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Food Non - Fiction June 6, 2003
Rose Marie Nichols McGee & Maggie Stuckey
The Bountiful Container

Maybe it was a steadfast refusal to accept my childhood chores -- lawn-mowing, weeding, raking leaves -- but whatever the cause, I grew up with a deep distrust of man's dominion over plant life. Couple that attitude with an uncanny ability to kill houseplants with the minimum possible amount of neglect and you can probably envision what my experience with gardening has been like over the years. Well, that's all changed. Because of this book? Not exactly. But this is the book that may have sent me over the edge. Like the teatotaller that finally tastes single-malt Scotch, I'm now on a perilous course that costs too much money and brings wild mood swings ("My broccoli raab is wilting!") In The Bountiful Container, the authors focus on growing things you can eat -- herbs, vegetables, fruits, and edible flowers. I was hooked from their opening description of a Greek salad grown entirely on an Athenian balcony. The writing is sparkling and their plant-by-plant guide to everything from Arugula to Zucchini is incredibly useful without being dry. Finally, the book is peppered with ideas for theme gardens that not only inspire, but provide ample guidance for those of us who have spent our entire lives believing that our thumbs were anything but green.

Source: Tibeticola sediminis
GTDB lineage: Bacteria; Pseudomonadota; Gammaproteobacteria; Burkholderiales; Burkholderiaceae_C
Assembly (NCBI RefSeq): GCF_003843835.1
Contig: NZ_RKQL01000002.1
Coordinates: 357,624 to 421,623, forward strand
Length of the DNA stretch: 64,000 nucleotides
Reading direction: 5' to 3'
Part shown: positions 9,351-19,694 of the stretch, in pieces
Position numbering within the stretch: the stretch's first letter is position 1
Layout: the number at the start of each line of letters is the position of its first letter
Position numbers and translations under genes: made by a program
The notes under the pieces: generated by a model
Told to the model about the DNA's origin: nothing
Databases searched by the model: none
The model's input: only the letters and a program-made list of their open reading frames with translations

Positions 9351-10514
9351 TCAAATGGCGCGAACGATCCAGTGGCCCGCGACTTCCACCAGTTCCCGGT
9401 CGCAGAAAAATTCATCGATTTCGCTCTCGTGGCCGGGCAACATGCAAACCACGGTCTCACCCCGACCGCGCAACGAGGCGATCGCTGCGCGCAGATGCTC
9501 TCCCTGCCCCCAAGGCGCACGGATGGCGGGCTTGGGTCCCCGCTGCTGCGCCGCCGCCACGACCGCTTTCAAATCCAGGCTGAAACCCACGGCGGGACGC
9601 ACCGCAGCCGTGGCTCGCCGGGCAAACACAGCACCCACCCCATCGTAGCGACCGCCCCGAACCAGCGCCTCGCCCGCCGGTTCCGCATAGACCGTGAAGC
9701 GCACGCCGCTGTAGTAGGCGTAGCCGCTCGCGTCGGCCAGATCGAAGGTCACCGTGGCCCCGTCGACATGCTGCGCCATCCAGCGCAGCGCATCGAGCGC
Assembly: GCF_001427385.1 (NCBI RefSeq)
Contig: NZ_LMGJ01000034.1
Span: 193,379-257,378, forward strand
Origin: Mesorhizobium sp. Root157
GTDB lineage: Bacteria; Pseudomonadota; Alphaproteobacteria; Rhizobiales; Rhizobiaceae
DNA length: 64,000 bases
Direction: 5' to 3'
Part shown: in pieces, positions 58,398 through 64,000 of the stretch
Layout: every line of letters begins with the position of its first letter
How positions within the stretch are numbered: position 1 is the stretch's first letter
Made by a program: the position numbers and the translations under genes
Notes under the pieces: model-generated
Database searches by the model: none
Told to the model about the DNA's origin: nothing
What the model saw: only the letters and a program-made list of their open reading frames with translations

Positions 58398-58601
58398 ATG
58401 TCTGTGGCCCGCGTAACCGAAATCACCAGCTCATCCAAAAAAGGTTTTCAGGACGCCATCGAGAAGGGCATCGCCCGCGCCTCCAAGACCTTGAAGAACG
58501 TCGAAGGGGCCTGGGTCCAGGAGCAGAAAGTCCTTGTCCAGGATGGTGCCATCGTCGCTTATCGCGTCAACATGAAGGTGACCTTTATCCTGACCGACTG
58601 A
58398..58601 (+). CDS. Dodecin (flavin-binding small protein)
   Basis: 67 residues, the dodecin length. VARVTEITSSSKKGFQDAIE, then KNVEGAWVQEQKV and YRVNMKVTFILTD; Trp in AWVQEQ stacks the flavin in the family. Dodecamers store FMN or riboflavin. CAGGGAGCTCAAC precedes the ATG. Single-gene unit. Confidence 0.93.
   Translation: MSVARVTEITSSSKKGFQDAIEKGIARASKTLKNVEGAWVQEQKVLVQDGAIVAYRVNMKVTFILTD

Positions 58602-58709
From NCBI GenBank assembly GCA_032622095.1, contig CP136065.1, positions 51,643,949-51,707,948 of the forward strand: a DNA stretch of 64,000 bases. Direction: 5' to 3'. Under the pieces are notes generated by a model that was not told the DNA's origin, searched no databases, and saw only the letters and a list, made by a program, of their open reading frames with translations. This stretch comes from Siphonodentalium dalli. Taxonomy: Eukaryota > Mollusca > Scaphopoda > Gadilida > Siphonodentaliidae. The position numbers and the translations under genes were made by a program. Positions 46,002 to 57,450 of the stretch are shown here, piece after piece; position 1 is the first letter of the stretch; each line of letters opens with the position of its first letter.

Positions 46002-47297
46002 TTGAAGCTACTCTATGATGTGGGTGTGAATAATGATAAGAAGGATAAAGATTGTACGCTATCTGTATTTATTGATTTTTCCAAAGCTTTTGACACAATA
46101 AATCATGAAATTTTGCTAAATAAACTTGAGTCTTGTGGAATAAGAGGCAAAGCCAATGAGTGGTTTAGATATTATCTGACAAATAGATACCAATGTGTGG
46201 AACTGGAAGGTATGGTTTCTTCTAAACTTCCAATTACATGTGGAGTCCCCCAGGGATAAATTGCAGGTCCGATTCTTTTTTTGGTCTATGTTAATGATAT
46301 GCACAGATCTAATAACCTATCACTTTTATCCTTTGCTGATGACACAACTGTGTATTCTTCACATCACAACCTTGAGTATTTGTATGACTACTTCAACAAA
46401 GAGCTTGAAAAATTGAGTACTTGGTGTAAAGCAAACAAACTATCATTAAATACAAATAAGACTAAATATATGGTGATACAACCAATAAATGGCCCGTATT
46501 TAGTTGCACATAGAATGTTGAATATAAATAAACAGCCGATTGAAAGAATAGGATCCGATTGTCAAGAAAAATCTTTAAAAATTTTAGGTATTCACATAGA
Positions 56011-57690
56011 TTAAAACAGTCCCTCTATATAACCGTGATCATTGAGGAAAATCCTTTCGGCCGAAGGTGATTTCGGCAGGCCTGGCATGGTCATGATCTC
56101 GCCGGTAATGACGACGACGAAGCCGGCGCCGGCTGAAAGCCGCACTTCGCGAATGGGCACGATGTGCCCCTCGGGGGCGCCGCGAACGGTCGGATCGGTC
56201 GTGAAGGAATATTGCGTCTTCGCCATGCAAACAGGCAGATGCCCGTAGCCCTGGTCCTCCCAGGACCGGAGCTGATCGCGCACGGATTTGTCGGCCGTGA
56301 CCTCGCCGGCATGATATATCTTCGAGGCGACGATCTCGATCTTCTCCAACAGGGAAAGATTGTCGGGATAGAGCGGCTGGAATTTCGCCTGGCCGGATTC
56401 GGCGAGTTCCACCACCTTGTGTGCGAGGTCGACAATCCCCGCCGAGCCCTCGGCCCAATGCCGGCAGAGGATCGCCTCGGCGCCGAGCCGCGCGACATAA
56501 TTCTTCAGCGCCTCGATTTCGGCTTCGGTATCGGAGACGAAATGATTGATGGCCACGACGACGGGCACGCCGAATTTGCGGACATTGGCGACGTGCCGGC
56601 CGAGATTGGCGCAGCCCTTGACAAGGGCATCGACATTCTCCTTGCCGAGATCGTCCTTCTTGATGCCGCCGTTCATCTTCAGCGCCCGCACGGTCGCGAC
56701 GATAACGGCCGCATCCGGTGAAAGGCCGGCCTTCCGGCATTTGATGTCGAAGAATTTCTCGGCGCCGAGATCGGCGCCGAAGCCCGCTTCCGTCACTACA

The Bountiful Container lives in the Food category

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